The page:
NEC Corp. and China’s Lenovo Group Ltd. are in final talks to tie up in the personal computer business to enhance their global presence, an NEC source said Friday.
The alliance of the two firms, which command the top share in their respective domestic PC markets, would likely result in Lenovo taking a majority stake in NEC Personal Products Ltd., a wholly owned NEC subsidiary that manufactures and markets PCs, by the end of this year, the source said.
If realized, it would be the first full-fledged alliance between major Japanese and Chinese players in the information technology industry, and analysts say the tieup could affect electronics makers’ strategies in the IT business.
Research firm International Data Corporation Japan expects Japan’s conventional PC market to remain sluggish for the time being, with PC prices continuing to fall while demand for smart phones and tablet devices rises.
NEC, known for its PC-98 series that helped spread PCs, has already pulled out of overseas PC markets in the face of cutthroat competition.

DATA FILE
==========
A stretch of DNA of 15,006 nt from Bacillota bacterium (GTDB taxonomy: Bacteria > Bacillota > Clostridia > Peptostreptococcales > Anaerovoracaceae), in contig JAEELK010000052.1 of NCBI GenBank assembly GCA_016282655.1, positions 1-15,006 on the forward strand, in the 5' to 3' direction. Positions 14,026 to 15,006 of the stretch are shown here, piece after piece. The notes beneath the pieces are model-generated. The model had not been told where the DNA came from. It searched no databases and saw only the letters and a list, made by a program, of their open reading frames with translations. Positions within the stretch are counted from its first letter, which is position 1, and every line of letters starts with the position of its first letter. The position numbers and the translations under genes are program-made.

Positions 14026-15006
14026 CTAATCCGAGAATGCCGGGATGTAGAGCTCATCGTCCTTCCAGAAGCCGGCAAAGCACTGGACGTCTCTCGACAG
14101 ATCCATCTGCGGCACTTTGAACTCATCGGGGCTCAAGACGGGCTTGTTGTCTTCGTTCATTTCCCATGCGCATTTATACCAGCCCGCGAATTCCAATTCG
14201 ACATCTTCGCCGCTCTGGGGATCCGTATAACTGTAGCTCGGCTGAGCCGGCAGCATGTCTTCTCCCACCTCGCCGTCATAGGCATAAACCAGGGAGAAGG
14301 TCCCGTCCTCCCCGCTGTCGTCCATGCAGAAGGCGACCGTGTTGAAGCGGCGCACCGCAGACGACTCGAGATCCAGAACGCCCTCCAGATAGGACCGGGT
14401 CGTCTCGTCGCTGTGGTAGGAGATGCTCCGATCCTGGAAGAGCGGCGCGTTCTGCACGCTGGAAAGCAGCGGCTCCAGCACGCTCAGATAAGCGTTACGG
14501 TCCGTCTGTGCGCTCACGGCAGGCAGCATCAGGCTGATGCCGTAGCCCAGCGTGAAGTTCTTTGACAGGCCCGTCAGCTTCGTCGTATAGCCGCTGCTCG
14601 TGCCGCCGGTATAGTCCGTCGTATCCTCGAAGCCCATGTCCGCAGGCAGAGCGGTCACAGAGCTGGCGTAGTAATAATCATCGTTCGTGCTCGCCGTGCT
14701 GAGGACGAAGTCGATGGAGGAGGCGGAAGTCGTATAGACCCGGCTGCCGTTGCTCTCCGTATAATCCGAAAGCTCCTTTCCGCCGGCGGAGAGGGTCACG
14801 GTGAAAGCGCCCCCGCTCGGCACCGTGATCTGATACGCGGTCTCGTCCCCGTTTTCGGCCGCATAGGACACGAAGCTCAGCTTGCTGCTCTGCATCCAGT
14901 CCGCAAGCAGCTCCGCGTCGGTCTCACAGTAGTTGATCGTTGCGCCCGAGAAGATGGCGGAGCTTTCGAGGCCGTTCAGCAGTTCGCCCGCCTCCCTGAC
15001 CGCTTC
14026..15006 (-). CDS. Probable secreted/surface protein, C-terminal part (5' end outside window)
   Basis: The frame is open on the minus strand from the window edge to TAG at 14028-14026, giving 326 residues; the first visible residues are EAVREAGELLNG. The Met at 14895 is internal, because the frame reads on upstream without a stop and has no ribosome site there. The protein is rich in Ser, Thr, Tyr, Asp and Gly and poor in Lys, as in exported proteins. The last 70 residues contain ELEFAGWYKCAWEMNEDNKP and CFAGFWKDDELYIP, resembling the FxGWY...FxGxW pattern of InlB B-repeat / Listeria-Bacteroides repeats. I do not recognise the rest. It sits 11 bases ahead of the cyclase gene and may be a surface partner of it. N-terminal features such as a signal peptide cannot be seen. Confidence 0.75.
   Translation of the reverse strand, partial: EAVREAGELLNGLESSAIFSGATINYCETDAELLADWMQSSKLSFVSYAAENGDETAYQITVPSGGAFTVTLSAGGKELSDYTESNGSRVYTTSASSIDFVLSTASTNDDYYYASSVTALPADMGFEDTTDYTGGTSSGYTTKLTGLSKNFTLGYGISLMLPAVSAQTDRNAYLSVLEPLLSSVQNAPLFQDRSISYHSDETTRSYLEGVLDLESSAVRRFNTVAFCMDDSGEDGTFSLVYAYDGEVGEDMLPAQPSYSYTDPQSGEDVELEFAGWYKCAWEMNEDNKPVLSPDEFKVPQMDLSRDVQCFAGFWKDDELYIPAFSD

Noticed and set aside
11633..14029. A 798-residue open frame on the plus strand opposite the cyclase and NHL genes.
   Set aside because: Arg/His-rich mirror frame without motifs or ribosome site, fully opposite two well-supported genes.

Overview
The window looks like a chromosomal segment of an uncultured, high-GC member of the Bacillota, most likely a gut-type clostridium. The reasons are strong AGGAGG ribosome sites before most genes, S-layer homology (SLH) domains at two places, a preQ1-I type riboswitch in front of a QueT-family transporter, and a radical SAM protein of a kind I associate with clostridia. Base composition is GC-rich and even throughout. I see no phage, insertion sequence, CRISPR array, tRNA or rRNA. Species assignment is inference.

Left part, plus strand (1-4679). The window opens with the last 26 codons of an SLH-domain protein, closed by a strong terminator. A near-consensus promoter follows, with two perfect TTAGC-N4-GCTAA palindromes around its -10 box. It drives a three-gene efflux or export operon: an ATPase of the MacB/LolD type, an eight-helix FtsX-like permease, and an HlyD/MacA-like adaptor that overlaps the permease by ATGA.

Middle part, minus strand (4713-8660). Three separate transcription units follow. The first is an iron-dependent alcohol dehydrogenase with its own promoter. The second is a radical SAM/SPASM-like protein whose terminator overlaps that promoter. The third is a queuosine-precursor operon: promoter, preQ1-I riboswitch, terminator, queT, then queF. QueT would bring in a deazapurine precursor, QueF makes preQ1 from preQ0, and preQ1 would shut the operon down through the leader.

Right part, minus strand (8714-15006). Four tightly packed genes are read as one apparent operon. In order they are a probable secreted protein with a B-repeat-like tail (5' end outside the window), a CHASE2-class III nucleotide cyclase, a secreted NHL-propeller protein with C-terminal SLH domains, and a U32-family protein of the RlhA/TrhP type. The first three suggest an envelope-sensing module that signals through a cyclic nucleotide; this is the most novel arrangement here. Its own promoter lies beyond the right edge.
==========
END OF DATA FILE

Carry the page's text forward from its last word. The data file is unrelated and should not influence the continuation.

It wants to seize on the tieup to improve its business efficiency, including cutting parts procurement costs.
For its part, Lenovo is eager to increase its market share in Japan on the strength of NEC’s production facilities and sales network.
NEC Personal Products is expected to retain its workers after Lenovo takes control. It is also likely to keep NEC’s brand name and continue to offer customer support.
Lenovo — formerly called Legend — was founded in 1984 by 11 Chinese Academy of Science researchers. It later bought the personal computer division of IBM Corp.
NEC, which lags behind its rivals with a group net loss of ¥27 billion in the April-September period last year, is focusing its resources in competitive areas such as information technology services and infrastructure.
The NEC-Lenovo tieup plan surfaced at a time when other Japanese electronics companies are also accelerating efforts to cope with consumers’ changing demand and the mature domestic PC market.
Fujitsu Ltd. is strengthening its PC business in other parts of Asia, especially in China, while integrating its mobile phone business with Toshiba Corp. to boost competitiveness on the development of smart phones.
Toshiba is seeking to boost its efficiency by centering its development activities in Japan and production overseas.
Panasonic Corp. is focusing on notebook PCs for businesses, while Sony Corp. integrated its PC section with an output base in Nagano Prefecture in April to speed production.
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